Culinary School flew by at such a rapid pace that I barely remember the basics. Today, 11 years later, I couldn’t tourne a potato to save my life, even though we spent weeks perfecting our technique. Knowledge was imparted by Chef, 90% of it sadly unretained by this student.
Someone recently asked me what defines a soup as “chowder” and, as that definition was probably somewhere in my missing 90%, I didn’t have a sufficient answer. Does using seafood make it chowder? Nope. Seafood is a standard ingredient, yes, but not a requirement. Does adding cream make it chowder? Chowders are often finished with cream, but they don’t have to be.
According to The Professional Chef, the tome we relied upon in school, chowder is defined as, “a soup that is thickened with flour, roux or potatoes.” Thank goodness “potatoes” were in that mix, because I’ve been calling this recipe “chowder” for years.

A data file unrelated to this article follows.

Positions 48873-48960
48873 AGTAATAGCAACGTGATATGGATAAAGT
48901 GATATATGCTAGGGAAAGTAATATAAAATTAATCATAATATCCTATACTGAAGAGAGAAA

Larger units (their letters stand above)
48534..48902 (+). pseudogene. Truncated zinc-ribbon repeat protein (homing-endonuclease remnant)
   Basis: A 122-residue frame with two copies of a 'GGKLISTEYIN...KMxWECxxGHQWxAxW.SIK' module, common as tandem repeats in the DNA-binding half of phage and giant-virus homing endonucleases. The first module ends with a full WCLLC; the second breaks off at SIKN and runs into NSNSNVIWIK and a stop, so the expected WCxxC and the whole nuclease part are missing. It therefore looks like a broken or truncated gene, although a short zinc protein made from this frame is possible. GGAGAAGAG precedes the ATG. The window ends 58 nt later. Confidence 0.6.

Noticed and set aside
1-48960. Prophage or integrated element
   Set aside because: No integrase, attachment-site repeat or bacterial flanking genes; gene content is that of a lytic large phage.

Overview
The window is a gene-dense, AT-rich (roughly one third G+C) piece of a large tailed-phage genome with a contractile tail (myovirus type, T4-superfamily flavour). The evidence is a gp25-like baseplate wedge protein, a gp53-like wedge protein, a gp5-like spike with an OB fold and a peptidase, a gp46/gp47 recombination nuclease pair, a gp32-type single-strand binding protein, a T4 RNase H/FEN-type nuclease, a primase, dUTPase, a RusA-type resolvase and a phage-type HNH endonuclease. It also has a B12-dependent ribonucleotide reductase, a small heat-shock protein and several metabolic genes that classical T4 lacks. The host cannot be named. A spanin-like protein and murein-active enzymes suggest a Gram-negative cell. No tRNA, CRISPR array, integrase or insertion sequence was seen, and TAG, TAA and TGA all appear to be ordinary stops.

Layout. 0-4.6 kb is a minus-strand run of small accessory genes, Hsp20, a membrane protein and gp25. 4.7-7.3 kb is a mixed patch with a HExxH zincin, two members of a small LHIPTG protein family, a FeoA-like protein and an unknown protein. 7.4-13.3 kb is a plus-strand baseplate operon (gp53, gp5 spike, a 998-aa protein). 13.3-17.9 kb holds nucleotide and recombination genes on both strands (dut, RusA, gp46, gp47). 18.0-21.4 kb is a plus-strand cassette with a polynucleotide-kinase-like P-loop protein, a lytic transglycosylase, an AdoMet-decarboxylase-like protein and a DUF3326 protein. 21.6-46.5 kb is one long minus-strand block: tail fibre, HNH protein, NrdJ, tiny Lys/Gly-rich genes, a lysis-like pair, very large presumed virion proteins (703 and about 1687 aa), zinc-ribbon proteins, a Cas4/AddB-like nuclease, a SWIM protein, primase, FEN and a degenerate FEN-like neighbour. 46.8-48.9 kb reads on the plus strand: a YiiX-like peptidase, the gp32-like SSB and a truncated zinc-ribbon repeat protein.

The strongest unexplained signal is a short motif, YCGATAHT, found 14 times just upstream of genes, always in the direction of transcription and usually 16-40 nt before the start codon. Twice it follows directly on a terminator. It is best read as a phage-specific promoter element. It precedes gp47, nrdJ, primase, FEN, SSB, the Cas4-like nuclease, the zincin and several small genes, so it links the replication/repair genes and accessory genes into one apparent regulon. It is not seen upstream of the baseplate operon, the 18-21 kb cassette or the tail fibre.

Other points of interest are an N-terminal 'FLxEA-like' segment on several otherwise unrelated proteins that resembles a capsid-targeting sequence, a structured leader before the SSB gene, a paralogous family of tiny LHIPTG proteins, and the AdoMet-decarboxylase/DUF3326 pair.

Who knew I could be validated by a potato.
Salmon Corn Chowder
A hearty soup loaded with salmon, bacon, sweet corn, and, of course, potatoes.
- 4 slices bacon, diced
- ½ onion, chopped
- 1 carrot, chopped
- 2 stalks celery, chopped
- 1 bay leaf
- 2 teaspoons fresh thyme
- ¼ cup brandy, white wine, or dry sherry
- ¾ lb. potatoes, cut into ½” cubes
- 4 cups chicken stock
- 4 cups frozen or fresh corn
- ¾ cup heavy whipping cream
- 2 cups cooked salmon, cubed
- salt and pepper
- In a large pot, cook bacon until crisp. Remove bacon and set aside. Add onion, carrot and celery to the bacon fat and cook until softened and beginning to brown.
- Add bay leaf, thyme, and brandy; reduce, scraping up any browned bits from the bottom of the pot. Add potatoes and chicken stock, bring to boil, reduce heat, and simmer for 10-15 minutes or until potatoes are tender.
- Add corn and simmer until corn is cooked through, about 10 minutes.
- Add heavy whipping cream, salmon, and reserved bacon. Simmer 10 more minutes, remove bay leaf, and season with salt and pepper.